There also may be an inherited predisposition associated with polymorphisms in genes that result n accelerated proliferation of bronchial smooth muscle cells and fibroblast. One candidate genes that has emerged in recent years is ADAM33, which is expressed by the cell types implication in airway remodelling (smooth muscle cell and fibroblasts), although there are undoubtedly other genetic factors involve. [1]

Mast cell, part of the inflammatory infiltrate in asthma, are also thought to contribute to airway remodeling by secreting growth factor that stimulate smooth muscle proliferation.[1]

Actopic asthma Usually occur during childhood and have positive family history and preceded by allergic rhinitis, urticaria, or eczema. Actopic asthma are usually triggered by environmental factor such as dust, pollen, animal dander, and food. A skin test with the offending antigen will result an immediate wheal-and-flare reaction, a classic example of the type I IgE-mediated hypersensitivity reaction. There is an initial sensation in the airway that will stimulate induction of TH2 type cell and release interleukins IL-4 and IL-5, that will synthesis of IgE. The IgE will bind to the mucosal mast cell. Subsequent IgE-mediated reaction to inhale allergens elicits an immediate response and a late-phase reaction. IgE-coated mast will cross linked with the same type of antigen, this will release chemical mediator that activate the mast cell on the respiratory mucosal surface, this result open of the mucosal intercellular junction. When it open, it will allow more antigen to penetrate and will activate more mucosal mast cell and eosinophils, cause release of additional mediator. Actopic asthma is a direct stimuli of subepithelial vugal (parasympathetic) receptor that provoke reflex of bronchoconstriction in central and local reflex.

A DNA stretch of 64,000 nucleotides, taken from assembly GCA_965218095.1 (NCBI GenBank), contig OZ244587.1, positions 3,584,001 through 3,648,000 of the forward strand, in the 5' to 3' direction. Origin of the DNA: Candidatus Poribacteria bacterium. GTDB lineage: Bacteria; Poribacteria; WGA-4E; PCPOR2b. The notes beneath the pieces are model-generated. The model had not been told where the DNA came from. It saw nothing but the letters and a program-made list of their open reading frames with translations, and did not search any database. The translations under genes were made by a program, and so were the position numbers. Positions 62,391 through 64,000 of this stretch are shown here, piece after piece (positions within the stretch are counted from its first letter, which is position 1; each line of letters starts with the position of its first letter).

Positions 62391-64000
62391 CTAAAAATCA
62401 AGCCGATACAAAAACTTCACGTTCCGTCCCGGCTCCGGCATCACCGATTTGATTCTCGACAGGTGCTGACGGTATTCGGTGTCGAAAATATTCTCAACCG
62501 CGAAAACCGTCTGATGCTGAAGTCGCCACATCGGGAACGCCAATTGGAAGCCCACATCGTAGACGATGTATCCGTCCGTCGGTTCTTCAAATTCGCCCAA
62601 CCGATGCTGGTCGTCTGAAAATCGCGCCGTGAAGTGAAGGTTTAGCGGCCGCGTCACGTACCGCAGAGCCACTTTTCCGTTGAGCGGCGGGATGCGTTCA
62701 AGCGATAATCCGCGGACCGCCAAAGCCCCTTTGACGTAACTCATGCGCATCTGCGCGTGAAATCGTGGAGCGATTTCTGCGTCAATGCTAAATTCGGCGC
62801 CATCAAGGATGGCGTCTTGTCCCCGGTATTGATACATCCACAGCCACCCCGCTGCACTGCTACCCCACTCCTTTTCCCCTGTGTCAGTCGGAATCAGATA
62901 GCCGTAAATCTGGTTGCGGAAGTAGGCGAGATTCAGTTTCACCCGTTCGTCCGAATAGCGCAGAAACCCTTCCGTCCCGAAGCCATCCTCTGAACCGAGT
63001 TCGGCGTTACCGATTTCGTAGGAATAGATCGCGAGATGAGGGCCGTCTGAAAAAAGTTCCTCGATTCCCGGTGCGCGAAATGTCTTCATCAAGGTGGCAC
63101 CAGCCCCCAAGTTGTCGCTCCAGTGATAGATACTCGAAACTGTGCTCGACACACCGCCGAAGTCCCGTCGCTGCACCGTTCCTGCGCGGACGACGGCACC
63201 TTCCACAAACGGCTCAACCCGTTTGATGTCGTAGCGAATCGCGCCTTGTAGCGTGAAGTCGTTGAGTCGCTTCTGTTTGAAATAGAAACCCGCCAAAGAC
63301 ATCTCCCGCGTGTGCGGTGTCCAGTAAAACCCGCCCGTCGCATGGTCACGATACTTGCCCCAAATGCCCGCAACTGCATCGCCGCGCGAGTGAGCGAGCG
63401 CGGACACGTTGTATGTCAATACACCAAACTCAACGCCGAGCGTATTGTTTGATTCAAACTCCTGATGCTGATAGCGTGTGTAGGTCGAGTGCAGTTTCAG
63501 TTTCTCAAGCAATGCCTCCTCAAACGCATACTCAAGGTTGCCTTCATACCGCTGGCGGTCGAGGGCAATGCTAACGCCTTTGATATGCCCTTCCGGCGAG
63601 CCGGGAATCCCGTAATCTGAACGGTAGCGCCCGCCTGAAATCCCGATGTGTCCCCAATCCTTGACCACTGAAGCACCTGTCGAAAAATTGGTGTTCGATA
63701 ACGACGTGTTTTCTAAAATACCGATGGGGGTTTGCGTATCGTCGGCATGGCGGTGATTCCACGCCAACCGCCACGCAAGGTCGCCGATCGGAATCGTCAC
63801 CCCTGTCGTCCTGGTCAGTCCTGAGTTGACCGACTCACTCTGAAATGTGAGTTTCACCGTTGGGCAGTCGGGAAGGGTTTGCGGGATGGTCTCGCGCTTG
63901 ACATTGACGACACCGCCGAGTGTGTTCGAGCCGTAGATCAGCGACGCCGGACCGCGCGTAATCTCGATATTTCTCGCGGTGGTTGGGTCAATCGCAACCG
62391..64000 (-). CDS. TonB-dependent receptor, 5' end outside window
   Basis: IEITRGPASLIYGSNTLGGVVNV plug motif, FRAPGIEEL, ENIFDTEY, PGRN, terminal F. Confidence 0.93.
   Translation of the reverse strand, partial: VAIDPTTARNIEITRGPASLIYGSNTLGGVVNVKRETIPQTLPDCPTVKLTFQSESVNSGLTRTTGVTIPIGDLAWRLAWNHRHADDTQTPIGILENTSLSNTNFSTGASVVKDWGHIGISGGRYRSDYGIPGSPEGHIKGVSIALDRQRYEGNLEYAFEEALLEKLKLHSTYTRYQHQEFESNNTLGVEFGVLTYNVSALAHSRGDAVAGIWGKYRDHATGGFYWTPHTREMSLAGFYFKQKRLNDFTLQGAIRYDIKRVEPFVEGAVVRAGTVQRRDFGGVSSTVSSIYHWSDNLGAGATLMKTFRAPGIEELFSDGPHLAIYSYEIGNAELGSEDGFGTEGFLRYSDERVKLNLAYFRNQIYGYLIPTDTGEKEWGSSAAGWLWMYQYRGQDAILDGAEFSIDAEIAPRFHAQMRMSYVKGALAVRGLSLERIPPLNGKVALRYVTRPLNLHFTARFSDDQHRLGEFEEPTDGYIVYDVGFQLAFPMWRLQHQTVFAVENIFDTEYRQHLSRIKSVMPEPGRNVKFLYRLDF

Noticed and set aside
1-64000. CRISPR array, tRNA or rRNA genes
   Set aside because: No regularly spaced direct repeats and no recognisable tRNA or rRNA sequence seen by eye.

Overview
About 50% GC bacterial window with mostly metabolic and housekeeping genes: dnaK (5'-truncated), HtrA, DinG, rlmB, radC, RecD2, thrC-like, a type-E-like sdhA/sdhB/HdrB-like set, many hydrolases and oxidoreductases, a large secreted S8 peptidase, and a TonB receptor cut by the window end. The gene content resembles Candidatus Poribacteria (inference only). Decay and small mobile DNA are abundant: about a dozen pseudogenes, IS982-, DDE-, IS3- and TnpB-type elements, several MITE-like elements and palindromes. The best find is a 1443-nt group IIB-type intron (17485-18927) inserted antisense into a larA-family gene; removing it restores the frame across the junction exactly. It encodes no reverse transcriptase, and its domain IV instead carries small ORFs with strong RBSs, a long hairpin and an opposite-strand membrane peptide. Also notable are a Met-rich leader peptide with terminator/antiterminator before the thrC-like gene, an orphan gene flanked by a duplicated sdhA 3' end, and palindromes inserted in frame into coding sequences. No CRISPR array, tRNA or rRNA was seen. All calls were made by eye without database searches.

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This occur minute after stimulation and called acute or mediate response, which consist of bronchoconstriction, oedema and mucus secretion. There are a variety of inflammatory mediator involve example:

o Leukotrienes C4, D4 and E4: prolong bronchoconstriction, increase vascular permeability and increase mucus secretion

o Acetylcholine: release from intrapulmonary motor that constrict smooth muscle at airway by direct stimulation of muscarinic receptor.

o Histamine: bronchospasm and increase vascular permeability.o Prostaglandin D2: elicits bronchoconstriction and vasodilatation.o Platelet-activating factor: aggregation of platelet and release of


Mast cell release addition cytokines that cause influx of the leukocyte, this is at the late-phase reaction.

During late-phase reaction, eosinophils accumulate at allergic inflammation that favored by severe mast cell-derived chemotactic factor and chemokines(produced by bronchial epithelial cell). Eosinophil release major basic protein and eosinophil cationic, that directly toxic to the airway epithelial cell. Eosinophil perioxides will cause tissue damage by oxidative stress. Activated eosinophils are rich in leukotrienes, especially C4 that cause bronchoconstriction. Thus eosinophil can amplify and sustain the inflammatory response without additional exposure to the triggering factor.[1]